Thursday, November 13, 2008

China Stimulus Package Worth 15% of GDP!

On Sunday, the Chinese government announced that it would invest $586 billion in an economic stimulus package to develop new housing, upgrade roads, railways and airports, and rebuild areas devastated by its May 12 earthquake.

"...We call it 'China's New Deal,' " says Ting Lu, an economist with Merrill Lynch, referring to U.S. President Franklin Roosevelt's plan to jump-start the economy in the 1930s.

Ting says the new stimulus measures are aimed to help China's countryside, where two-thirds of the nation's 1.3 billion people live.

"If you want to stimulate consumption, and persuade them to buy TVs, washers and fridges, you must provide electricity, running water and TV signals. [China] needs significant infrastructure investment in rural areas," he says.
The new public investment initiative is worth over 15% of GDP - a much larger stimulus package than anything remotely on the horizon in the U.S.

However, some progressive economists, such as Dean Baker and Mark Weisbrot of the Economic Policy Institute, have called for a stimulus package of $300-400 billion, which would be 2.0 to 2.7% of US GDP. Congressional leaders are currently considering a much smaller package of $50 - 100 billion, but the prospects for that smaller package remain uncertain.

Chinese stimulus vs. U.S. bailout
San Francisco Chronicle
Thursday, November 13, 2008

Compare the goals and the execution of America's $700 billion-bank bailout to those of China's $586 billion-stimulus plan: In America, the $700 billion was handed over to the Treasury with few rules and little planning. The money was immediately the subject of fierce lobbying by everyone from crumbling car manufacturers to a Hispanic business group that represents plumbing and home-heating specialists. So far, the chief recipients of the American package seem to be insurance-company executives who can't seem to stop sending their employees on luxury resort vacations. Oddly enough, the bailout has failed to loosen up the credit markets in any meaningful way.

Meanwhile, the Chinese government has been very specific about how its money will be spent: on tax cuts, infrastructure and social programs such as health care and education. Some begged China to use its foreign reserves to bail out the U.S. financial system. Perhaps China had a look at the feeding frenzy on Capitol Hill before declining: The Chinese are shoring themselves up against the global doom by investing in their own country's domestic needs. What a concept.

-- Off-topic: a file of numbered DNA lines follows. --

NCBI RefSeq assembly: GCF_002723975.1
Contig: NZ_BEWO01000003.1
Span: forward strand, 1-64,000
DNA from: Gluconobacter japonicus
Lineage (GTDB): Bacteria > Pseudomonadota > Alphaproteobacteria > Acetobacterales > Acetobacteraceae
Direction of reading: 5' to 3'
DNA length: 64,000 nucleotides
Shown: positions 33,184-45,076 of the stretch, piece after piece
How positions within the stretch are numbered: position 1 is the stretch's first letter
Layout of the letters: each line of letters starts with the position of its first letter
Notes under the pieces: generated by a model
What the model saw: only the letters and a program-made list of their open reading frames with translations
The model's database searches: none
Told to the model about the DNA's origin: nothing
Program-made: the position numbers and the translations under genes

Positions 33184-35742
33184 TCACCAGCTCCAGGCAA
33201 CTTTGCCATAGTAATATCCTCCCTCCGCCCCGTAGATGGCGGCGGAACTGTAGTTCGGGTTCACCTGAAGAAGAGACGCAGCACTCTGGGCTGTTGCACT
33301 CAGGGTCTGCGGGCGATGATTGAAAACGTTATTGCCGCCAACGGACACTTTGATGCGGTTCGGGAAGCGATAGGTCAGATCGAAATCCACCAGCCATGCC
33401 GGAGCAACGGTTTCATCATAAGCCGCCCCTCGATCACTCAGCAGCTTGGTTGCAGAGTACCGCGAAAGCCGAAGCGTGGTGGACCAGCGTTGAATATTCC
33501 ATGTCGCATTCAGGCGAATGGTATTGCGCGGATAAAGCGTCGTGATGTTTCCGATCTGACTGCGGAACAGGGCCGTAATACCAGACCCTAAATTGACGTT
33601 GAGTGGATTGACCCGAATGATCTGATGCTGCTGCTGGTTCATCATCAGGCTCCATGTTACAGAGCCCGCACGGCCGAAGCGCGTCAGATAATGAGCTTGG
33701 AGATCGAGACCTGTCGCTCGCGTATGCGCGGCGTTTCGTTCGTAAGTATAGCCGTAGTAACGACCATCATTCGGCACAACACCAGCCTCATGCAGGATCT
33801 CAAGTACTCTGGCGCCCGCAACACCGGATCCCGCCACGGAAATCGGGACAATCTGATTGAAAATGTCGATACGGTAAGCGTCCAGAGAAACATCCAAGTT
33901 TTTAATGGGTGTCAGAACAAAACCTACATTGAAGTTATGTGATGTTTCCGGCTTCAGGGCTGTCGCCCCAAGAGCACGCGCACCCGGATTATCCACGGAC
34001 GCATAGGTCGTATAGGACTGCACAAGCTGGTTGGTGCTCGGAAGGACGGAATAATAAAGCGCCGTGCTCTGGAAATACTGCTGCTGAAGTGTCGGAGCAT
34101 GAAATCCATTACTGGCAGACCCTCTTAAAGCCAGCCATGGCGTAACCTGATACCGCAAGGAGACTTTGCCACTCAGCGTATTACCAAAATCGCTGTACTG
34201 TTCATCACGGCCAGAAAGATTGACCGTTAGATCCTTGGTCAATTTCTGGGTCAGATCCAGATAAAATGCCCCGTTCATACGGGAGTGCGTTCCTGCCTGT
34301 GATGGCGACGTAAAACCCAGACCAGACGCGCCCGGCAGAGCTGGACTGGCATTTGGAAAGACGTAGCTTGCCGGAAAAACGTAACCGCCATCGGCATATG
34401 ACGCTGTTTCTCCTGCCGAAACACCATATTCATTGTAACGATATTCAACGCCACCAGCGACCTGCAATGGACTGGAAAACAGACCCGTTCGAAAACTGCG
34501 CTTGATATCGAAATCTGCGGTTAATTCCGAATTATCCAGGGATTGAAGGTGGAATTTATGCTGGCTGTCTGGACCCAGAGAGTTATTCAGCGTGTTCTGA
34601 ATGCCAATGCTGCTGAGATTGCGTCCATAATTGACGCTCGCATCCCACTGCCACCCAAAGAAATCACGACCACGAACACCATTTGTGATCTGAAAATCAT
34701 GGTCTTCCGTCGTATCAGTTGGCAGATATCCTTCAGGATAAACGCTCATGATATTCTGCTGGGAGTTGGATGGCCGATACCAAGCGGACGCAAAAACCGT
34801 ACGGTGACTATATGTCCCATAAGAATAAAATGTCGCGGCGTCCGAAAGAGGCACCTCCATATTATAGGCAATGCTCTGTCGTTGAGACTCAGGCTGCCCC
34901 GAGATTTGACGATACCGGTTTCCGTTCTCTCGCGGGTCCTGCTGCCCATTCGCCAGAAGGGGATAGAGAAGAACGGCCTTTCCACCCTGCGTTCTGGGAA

Of course, China's fiscal position is drastically different from ours. China's national savings rate was a breathtaking 51.2 percent of GDP last year. This suggests that while overcommitted U.S. consumers (we're the country with the negative savings rate, remember?) panic, China's best route to keeping itself afloat lies in developing its own domestic economy and encouraging the Chinese to be consumers. The government realizes that it will be helped in this pursuit if it offers people better health care and education. As a bonus, the government's spending on those things will keep the Chinese economy from collapsing at the very moment when other countries aren't so lucky. What a marvelous thing a crisis can be, when it's handled properly.

Many economists have pointed to the size of the Chinese package (China's GDP is about a quarter of the size of ours) to point out that, if anything, America needs to
throw more money at the problem. They may well be right: Considering the depth of the crisis, this is no time for timidity. But what's even more important than the size of our bailout is whether the money is being spent wisely: as an investment that will help the American economy recover and eventually, grow. And right now, the signs coming out of both Congress and the Treasury aren't comforting.

AddThis Social Bookmark Button


WPA Posters

Created with Admarket's flickrSLiDR.